Saturday, October 18, 2008

Even a broken neo-con is right sometimes

This is NYT columnist Tom Friedman on Real Time the other night:

Now, Friedman is an asshole. He was a huge cheerleader of the Iraq war, and became infamous for his Friedman Units (FUs) of roughly three to six months, after which the situation in that country would either get better or the war would be lost. This image illustrates the concept. Or more succinctly:

So anyway, he's a total douchebag.

But even douchebags are capable of being right from time to time, whatever their motivations or pretensions toward greater understanding.

This "Drill baby, drill!" nonsense is the saddest excuse for an energy policy that I've ever seen. Even Stephen Harper sees the logic in carbon markets (though he tries to avoid admitting it in public), but the American Right is intent on sticking their heads in the sand and desperately hanging on to an obsolete economy and an unsustainable lifestyle.

Offshore drilling is not going to save them from $4/gallon gas. Nor will it save the middle class. Ironically, the opposite course of action can.

Red Tory, also responding to Friedman, wonders why liberals have such a difficult time selling this simple message:

It drove me completely mental that during the last election, and leading up to it, St├ęphane Dion was hopelessly incapable of creating a broader framework and context for his “Green Shift” and it therefore simply became, as described by the Conservatives, a “tax on everything.” Once again, liberals demonstrate how, in recent years at least, they consistently get outfoxed by conservatives when it comes to “framing” issues. When will they ever learn these simple lessons? Oy.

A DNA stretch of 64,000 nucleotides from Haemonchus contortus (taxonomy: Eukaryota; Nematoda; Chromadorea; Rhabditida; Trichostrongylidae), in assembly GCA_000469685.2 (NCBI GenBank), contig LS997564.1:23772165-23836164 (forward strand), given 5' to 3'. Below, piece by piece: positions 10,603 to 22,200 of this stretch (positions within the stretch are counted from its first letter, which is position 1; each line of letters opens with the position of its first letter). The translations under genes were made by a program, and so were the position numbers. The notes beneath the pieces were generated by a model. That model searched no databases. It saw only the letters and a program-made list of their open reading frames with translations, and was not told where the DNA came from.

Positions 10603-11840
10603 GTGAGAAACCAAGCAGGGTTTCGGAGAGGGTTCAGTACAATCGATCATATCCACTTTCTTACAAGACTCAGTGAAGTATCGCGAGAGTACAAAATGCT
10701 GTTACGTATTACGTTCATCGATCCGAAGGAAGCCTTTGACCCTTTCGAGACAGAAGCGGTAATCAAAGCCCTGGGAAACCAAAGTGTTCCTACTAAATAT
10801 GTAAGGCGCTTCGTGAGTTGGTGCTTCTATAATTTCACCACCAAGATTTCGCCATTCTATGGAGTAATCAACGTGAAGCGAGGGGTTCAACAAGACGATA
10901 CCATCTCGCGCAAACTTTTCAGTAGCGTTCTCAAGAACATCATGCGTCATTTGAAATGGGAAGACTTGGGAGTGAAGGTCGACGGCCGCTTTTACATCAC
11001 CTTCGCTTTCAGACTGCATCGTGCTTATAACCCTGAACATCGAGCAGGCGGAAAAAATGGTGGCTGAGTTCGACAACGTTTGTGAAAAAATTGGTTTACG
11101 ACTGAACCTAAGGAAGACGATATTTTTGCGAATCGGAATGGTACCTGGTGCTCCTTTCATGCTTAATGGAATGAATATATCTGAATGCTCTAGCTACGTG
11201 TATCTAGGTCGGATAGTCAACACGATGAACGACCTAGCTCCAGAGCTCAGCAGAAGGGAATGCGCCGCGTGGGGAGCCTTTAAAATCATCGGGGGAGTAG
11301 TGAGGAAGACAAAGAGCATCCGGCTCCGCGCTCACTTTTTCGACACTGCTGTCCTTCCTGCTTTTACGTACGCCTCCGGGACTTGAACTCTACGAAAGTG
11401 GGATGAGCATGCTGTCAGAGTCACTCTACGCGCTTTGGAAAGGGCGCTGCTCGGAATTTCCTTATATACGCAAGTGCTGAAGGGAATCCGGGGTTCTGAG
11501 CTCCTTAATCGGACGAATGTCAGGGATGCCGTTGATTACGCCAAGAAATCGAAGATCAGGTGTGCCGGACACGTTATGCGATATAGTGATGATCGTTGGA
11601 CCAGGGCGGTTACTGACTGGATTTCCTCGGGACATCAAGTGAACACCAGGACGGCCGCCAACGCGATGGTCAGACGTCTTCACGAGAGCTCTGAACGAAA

In some of the Liberal commercials they mentioned “green jobs” or something like that, but there was no substance to it other than being a pleasing expression. For the life of me, I couldn’t understand why he didn’t discuss some of the exciting new technology that’s emerging that the government could have helped to facilitate with various incentives. Most people would probably agree that Stephen Harper isn’t exactly a man of vision — except to the extent of imaging Canada as being an “energy superpower” with oil extraction programs of “Brobignagian “ proportions (yes, he actually said that). And yet, we see our manufacturing sector and industrial infrastructure gradually falling apart — whether because demand for the products being made is diminishing (much of the automotive sector… wrong vehicles at the wrong time) or because it’s simply no longer “competitive” in a low-wage global race to the bottom. What’s needed is investment to revitalize that sector of the economy focusing on technologies of the future, not trying to prop up the remains of soon-to-be legacy industries.

This is going to be a tough perception to crack. The public, by and large, associates environmentalist policies with more government spending and thus higher taxes, and also stricter regulation that may hamper economic growth. The great challenge for environmentalists over the next few years is to demonstrate that this shift toward a greener economy is not only necessary, but possibly very beneficial for our economic prospects.

"New industries and new jobs" is the message that people should take away from this. Higher taxes on gasoline are beside the point, because the ultimate goal is to make gasoline itself obsolete.

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